The 22nd poesiefestival berlin has been celebrating the poetry of Europe online
The online edition of the 22nd poesiefestival berlin (11–17 June) came to a successful conclusion yesterday evening. With the motto There Lies Europe, the Festival presented an extensive digital programme of readings, talks, discussions, concerts and workshops on the Festival website poesiefestival.org featuring 150 artists from around 40 countries. Taking centre place in this year’s edition of the Festival was the poetry of Europe, which was taken as a prism for examining the political, cultural and linguistic diversity of Europe in an ambivalent way, finding its pain points and searching for what connects us in diversity.
Klaus Lederer, Senator for Culture and Europe of the State of Berlin, opened the Festival on Friday with a filmed word of welcome. He said, “I do not understand the title of the Festival as just a reference to content, to mean that this year is about looking closely at the multi-lingualism of Europe, but also as the identifying mark of a Festival, a temporal place where people originating from different places can come together, where exchange is made possible by translating texts and we are able to learn about each other, about contemporary poetry and much more.“
Barbara Gessler, Head of Unit Creative Europe with the European Commission, made a plea in her word of welcome for “not threatening identities but enriching and enlarging them, not unifying arts and culture but facilitating discussion of their differences, discovering what they have in common and growing together in this diversity.“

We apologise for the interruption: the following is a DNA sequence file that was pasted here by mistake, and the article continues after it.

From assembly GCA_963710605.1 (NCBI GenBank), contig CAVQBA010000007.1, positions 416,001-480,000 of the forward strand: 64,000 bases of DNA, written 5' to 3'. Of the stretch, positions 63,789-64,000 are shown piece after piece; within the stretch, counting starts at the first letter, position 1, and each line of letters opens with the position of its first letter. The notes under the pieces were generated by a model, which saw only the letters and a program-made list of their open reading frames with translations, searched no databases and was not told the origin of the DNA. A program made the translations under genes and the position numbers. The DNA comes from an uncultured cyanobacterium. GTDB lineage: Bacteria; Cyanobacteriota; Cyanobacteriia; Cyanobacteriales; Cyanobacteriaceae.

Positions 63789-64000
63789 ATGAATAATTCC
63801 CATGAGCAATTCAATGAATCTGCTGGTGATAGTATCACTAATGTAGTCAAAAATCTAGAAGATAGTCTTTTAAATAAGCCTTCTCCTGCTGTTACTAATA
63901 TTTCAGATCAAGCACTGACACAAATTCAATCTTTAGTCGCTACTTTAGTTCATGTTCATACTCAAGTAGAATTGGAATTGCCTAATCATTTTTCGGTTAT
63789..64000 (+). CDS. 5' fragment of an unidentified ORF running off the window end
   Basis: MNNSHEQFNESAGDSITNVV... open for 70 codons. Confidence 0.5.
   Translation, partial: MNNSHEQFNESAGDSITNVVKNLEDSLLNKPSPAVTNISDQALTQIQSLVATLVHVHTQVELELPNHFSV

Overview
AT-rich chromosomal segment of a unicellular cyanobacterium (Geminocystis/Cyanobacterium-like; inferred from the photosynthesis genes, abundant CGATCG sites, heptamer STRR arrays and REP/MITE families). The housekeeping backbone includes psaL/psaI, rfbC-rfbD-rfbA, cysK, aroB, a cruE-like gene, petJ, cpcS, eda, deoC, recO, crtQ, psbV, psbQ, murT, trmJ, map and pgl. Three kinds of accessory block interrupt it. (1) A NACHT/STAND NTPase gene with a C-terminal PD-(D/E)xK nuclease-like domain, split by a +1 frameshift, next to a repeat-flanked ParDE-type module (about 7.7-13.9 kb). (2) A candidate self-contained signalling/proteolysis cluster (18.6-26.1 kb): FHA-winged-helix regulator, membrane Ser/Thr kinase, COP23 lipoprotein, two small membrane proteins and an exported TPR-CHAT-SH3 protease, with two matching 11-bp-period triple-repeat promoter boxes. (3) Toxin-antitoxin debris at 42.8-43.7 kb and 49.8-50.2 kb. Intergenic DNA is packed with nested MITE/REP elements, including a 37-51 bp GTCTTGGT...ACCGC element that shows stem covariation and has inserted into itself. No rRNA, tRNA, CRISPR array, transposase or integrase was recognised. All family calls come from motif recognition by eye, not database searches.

For Weltklang – Night of Poetry, the opening of the Festival in many voices, poets from all parts of the world read and performed in their native languages: Ichiko Aoba (JPN), Ben Lerner (USA), Hannah Lowe (GBR), Valzhyna Mort (BLR/USA), Chus Pato (Galicien, ESP), Marieke Lucas Rijneveld (NLD), Marko Tomaš (BIH), Peter Waterhouse (AUT) and Judith Zander (DEU).
On Saturday, the Forum, with the title Europe’s diversity has no skin, took Europe’s wealth of languages as its starting point for approaching the cultural, social and political reality of the continent from a linguistic perspective. In his lecture, Can Dündar argued for a positive interpretation of Europe’s multi-culturalism and multi-lingualism and voiced his expectation of the culture industry that “Everyone working in the creative sector has a responsibility. This effort can show that a development that looks like a problem is actually an opportunity for differences not to shatter the Earth but quite the opposite, to enrich it. It can contain the fears existing in society and turn political self-isolation around into an opening up to the outside world. It can create a Europe of mixed identities.” The discussion afterwards was about ambivalence in Europe’s wealth of languages and translation tasks for the EU. To conclude, poets from ‘small’ languages read their poetry and talked about the relationship of their languages to the ‘big’ languages.
Particular attention was paid in this edition of the Festival to Europe’s Language Archipelagos. The multi-lingualism in five European regions – Spain, former Yugoslavia, the Baltic, Romania and the region around the Caspian Sea – were focused on in five events from the perspectives of language policy and language nationalism, identity and poetry traditions.
On Saturday evening, the artists Mira Mann (DEU) and Rosaceae (DEU) presented their audio-visual works. Both artists work aesthetically as well as in terms of their content with boundaries, figurations of resistance and tonal aspects of the most various dominance structures. Mira Mann introduced her single ‘Atlantic City’ (a German-language interpretation of the Springsteen song) and ‘Schau mich an’ (Look At Me), the title song from her EP of the same name. Rosaceae presented three songs from her new album ‘DNA’, which is due for release in August.